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Interview with Akhil Gupta, Deputy Group CEO and MD, Bharti Enterprises

January 25, 2011
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After acquiring the African operations of Zain Telecom, Bharti Airtel spent the better part of the year putting processes in place and realigning tariffs in several markets to make services more affordable. Akhil Gupta, deputy group CEO and MD, Bharti Enterprises, talks about the hyper-competition in the market, 3G services and future trends. Excerpts…
 
 What is the timeline for Bharti Airtel’s pan-Indian 3G launch?
 
 We expect that over the next three months, Airtel’s 3G advantage will be available across all the 13 areas where we hold 3G licences. In addition, we will partner with quality operators to offer 3G services in other service areas, thereby providing 3G services, including seamless roaming, to our customers across India.
 
 What are the key challenges faced by the company in 3G rollouts?
 
 3G is new to India. Almost all the operators are rolling out their networks simultaneously. Therefore, the challenges faced by the operators will be somewhat similar. Though there will be obvious similarities in the supplier and partner ecosystems with 2G, some of the challenges will be unique to 3G.
 
 How is 3G likely to change the market dynamics in the Indian case?
 
 We see 3G as a great enabler in people’s lives. It will usher in a new era in connectivity, productivity and entertainment. In collaboration with developer partners, the industry will help bring exciting capabilities to the customers. With 3G, everything you thought you wanted to do on the phone will now be possible. Customers can watch movies, download content, network with people, make video calls, etc. One key change in market dynamics will take place in the mobile internet space. Today, internet penetration is hampered due to the low penetration of desktops and laptops. With the introduction of 3G, a complete transformation of the internet-enabled device ecosystem is expected. Mobile is going to be the primary instrument of the internet revolution in India.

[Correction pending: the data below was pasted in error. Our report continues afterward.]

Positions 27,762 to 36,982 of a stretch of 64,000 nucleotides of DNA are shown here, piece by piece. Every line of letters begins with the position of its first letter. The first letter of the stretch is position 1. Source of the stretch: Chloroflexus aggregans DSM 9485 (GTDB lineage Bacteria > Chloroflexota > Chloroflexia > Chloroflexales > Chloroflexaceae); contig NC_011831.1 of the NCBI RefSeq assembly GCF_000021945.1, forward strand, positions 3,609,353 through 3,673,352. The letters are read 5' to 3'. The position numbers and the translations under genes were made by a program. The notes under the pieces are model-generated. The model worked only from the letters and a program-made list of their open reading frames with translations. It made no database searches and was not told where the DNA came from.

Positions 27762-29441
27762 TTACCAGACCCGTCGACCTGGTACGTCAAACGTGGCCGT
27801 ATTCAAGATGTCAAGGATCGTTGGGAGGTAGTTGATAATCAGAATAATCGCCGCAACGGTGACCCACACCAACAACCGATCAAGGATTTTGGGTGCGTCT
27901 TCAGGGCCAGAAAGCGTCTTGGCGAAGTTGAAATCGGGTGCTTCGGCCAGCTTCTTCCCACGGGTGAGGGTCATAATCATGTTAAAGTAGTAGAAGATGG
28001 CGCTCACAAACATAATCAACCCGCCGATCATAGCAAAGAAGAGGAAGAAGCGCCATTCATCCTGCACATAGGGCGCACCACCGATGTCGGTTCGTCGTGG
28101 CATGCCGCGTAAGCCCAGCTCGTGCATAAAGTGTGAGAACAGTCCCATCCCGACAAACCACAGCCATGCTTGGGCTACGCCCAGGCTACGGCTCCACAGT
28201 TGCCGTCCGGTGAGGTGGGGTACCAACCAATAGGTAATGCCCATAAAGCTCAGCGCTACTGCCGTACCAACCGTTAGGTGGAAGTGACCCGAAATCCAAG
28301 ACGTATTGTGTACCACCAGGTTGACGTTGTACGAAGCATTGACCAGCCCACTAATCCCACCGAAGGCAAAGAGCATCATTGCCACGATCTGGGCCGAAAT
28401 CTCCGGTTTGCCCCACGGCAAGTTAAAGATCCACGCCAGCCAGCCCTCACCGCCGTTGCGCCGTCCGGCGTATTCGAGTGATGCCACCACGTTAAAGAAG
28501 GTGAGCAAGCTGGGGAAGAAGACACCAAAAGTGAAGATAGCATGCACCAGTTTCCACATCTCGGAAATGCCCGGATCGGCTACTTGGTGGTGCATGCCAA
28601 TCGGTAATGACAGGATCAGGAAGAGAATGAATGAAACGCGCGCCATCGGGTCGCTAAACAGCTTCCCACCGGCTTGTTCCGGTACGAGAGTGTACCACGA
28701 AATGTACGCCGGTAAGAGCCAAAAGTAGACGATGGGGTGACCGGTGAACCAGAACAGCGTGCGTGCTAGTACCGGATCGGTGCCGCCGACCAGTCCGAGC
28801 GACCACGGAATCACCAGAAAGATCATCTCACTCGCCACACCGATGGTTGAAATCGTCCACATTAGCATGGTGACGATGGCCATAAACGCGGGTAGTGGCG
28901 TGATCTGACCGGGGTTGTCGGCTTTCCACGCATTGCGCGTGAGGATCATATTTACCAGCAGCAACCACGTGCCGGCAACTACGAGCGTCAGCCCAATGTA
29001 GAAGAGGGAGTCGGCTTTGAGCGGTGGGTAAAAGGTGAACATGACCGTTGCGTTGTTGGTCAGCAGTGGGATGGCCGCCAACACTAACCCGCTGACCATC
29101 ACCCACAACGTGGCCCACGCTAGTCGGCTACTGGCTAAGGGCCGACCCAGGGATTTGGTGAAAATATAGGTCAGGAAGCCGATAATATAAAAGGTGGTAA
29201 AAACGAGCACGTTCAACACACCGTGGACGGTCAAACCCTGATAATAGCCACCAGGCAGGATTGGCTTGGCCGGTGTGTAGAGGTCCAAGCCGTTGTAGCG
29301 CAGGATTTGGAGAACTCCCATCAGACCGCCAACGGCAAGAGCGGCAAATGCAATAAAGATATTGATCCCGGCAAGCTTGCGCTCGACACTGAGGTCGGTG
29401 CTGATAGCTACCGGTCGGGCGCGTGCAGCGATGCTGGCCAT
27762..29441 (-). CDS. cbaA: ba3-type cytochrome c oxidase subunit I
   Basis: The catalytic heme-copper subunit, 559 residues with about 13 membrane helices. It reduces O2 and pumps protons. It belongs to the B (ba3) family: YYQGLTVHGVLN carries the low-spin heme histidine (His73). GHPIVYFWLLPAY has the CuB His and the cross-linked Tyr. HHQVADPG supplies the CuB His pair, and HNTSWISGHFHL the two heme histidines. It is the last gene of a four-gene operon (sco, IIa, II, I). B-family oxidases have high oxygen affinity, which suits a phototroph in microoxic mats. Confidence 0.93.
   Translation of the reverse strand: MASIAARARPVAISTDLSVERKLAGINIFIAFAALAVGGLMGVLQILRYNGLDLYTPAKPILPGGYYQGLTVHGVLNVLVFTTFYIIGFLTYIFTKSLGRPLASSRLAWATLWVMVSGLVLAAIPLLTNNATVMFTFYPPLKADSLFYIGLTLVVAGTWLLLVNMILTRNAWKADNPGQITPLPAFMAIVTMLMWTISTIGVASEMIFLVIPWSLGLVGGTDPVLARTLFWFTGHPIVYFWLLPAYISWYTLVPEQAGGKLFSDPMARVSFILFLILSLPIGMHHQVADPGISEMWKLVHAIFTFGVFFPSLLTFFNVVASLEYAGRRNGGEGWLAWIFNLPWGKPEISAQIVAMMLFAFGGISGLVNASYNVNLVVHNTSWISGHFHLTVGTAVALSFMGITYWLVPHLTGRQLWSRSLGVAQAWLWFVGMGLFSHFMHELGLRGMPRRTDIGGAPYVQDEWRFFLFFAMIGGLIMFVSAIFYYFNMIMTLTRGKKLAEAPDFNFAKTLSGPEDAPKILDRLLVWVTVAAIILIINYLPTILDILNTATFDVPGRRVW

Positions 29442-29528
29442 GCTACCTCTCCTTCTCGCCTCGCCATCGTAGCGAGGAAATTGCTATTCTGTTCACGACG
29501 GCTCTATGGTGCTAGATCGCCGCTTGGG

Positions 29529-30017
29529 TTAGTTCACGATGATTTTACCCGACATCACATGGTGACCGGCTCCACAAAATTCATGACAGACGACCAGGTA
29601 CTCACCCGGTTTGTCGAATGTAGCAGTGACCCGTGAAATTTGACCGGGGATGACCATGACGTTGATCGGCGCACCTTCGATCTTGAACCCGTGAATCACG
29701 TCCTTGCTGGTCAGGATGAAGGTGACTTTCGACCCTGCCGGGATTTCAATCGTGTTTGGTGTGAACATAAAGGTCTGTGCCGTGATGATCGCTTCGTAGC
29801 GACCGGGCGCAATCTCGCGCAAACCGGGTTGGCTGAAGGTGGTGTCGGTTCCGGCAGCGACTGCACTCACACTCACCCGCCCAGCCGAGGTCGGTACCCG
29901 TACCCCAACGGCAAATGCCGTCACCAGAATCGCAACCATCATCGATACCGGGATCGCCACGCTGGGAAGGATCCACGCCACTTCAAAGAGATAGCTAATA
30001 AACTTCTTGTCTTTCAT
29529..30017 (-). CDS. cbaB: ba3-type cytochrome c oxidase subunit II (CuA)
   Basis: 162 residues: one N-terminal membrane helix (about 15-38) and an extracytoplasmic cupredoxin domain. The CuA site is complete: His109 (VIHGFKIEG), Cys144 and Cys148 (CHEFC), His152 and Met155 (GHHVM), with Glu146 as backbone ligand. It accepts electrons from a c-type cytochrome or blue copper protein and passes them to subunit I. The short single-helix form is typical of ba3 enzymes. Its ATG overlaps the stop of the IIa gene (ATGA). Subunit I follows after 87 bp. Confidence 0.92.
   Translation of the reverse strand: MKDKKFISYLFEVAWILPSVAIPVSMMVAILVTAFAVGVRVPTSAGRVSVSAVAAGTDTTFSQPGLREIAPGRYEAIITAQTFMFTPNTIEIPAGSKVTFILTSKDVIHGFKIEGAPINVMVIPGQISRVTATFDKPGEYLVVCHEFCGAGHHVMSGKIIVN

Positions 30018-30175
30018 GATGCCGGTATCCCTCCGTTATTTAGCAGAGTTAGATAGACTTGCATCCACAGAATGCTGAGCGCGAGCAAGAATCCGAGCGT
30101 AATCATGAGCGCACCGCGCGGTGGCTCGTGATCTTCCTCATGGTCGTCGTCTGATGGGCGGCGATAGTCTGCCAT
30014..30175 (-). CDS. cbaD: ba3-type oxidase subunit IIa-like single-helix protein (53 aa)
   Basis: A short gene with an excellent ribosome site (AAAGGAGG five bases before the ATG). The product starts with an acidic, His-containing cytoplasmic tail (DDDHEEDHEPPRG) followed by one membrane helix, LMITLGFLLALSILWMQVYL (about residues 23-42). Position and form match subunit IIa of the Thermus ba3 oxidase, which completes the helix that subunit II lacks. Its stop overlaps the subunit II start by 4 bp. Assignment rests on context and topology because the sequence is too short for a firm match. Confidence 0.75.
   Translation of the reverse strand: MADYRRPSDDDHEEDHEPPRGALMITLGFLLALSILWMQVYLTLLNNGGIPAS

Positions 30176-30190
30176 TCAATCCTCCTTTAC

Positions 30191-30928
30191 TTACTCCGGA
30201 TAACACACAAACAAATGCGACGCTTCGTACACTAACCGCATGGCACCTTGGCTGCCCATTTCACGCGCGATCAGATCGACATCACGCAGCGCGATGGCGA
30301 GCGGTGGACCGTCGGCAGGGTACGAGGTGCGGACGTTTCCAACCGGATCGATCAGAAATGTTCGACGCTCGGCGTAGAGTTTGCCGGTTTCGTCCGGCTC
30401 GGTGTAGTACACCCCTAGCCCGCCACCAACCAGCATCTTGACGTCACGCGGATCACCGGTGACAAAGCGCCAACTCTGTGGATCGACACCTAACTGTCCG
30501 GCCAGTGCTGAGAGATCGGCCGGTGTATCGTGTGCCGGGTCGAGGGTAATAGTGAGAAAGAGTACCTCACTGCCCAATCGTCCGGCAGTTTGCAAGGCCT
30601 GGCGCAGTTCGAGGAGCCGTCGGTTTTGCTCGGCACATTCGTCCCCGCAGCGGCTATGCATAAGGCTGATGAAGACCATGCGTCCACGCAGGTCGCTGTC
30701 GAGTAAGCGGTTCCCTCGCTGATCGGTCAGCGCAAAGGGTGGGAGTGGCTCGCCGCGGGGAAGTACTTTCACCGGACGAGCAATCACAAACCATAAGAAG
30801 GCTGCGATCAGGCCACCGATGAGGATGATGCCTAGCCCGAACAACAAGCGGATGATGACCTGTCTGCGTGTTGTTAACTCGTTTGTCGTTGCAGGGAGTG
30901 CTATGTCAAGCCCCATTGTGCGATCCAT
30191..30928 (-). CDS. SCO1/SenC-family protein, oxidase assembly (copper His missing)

What has been Bharti’s African experience so far? What has been the response to its services?
 
 The response has been quite encouraging.
 
•  We have realigned our tariffs in several markets to make our services affordable to customers and ensure our competitiveness. While we did that, we saw new acquisitions and the first signs of elasticity in usage, which was evident in the numbers reported for the September 2010 quarter.
 
• The recorded subscriber base went up by 3.7 million customers in a single quarter, up 50 per cent against the 2.3 million in the June quarter (June pro-rated for full quarter). The overall usage went up by 13 per cent over the preceding quarter, leading to a positive revenue improvement of 4 per cent over the June quarter.
 
•  Governments and regulators across markets are also happy with Bharti’s initiatives for contributing to the objectives of increased teledensity and affordability.
 
 Given the current hyper-market scenario in the telecom sector, how imperative is it to ease the consolidation norms in the sector?
 
 It is now fairly clear that the current situation of 12-13 operators is not sustainable. We believe some consolidation is inevitable. We believe that the government is taking cognizance of this fact and that this aspect will be addressed in the proposed National Telecom Policy, 2011.
 
 What is your vision for Bharti Airtel over the next two to three years?
 
 We have prepared a new vision document to guide us in the coming years. Known as Vision 2015, it will help us have a deeper connect with our customers and serve them in the best possible manner. Enriching the lives of all our stakeholders – customers, employees and partners – forms the core of our Vision 2015. Airtel aspires to be the most loved brand, enriching the lives of millions across Asia and Africa. The company expects newer streams of data revenue in the coming years with the introduction of 3G and BWA services.
 
 Does Bharti have any wish list that would enable the telecom sector to maintain the growth momentum?
 
 As we move forward, we are going to come across many new life-enhancing services. Besides the operational challenges, operators will be facing different regulatory challenges concerning these services. We expect an enabling policy environment in the country that facilitates the growth of new services like m-health, m-banking and m-commerce. Regulators across sectors need to collaborate to ensure the smooth rollout of these new services. Our wish list is to have a level playing field for all operators and a stable regulatory environment, including but not limited to making available the required spectrum to operators who need more spectrum based on subscriber-linked criteria.
 
What is Airtel’s strategy to retain customers and maximise acquisitions in light of the launch of mobile number portability (MNP)? What is the number of Airtel port-outs observed in the Haryana pilot?
 
With India’s largest and deepest network, Airtel is confident that MNP will be overall in its favour. In Haryana, Airtel had a net gain as a result of MNP.

 
 
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